Eldorado? – or Sodom and Gomorrah?
With Basil Howitt
« Cette région est devenue la maison close de la France ». (“This region has become France’s brothel.”)
Jordi Cabezas, mayor of La Jonquera
“Sign of the times: we close down factories and open up brothels.”
Letter: M. Louis Ballester, L’Indépendant 11/11/2010)
“An establishment selling women for sex is situated right next to one selling tyres.”
Website of the anti-prostitution campaign Le Nid, referring to Le Paradise at La Jonquera
Situated in the Spanish border town of La Jonquera, it is Europe’s largest-ever maison close or brothel, with 80 rooms and up to 200 prostitutes. At weekends, the clients of this “Eros Center” or “Night Club Hôtel” are overwhelmingly Frenchmen from the neighbouring Languedoc-Roussillon and further afield.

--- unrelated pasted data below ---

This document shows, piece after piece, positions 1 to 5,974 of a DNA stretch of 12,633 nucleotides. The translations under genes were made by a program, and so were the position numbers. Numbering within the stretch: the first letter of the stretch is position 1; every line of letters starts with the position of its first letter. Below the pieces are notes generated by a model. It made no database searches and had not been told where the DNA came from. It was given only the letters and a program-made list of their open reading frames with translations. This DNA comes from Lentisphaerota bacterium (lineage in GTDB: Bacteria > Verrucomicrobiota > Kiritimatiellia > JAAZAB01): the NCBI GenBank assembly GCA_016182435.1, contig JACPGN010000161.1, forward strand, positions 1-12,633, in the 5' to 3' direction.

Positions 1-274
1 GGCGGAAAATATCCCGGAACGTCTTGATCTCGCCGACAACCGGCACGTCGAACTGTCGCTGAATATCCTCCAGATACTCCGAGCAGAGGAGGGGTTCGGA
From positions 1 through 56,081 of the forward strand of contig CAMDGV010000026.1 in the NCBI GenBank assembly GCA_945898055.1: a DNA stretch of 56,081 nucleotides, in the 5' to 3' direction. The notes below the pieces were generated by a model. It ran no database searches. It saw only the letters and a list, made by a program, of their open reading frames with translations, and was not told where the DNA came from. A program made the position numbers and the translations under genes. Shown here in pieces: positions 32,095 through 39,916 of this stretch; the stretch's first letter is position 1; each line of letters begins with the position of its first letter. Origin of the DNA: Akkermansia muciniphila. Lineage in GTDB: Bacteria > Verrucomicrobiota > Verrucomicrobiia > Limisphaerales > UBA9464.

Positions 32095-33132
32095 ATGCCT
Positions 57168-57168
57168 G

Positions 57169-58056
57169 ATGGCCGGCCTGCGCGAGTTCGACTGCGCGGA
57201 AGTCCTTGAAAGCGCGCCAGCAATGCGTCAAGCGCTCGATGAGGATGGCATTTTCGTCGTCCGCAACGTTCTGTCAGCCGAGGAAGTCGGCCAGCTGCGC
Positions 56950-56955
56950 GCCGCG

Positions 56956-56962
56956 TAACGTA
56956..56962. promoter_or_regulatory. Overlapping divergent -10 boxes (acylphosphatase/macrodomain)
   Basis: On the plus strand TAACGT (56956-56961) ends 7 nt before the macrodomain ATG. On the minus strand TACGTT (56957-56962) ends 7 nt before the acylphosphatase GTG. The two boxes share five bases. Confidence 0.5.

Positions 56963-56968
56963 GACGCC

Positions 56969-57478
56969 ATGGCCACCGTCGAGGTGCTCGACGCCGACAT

When my schoolmates and I were sixth-formers in the late 50s at a boarding school in central Manchester, we eagerly offered ourselves for a regular nocturnal duty.
Every night except Saturday two lads were deputed to walk to the central post office between Spring Gardens and Fountain Street and post the school’s mail in time for the last collection at 9pm. This mission was popular for several reasons.
There was the chance of sneaking into a pub for a pint of Boddingtons or Wilsons (compulsory school blazers hidden in bags).
Forever hungry, we could buy hot meat and potato pies from the stalls in Piccadilly Gardens – much to the ballistic fury of my mother who swore I would be fatally poisoned.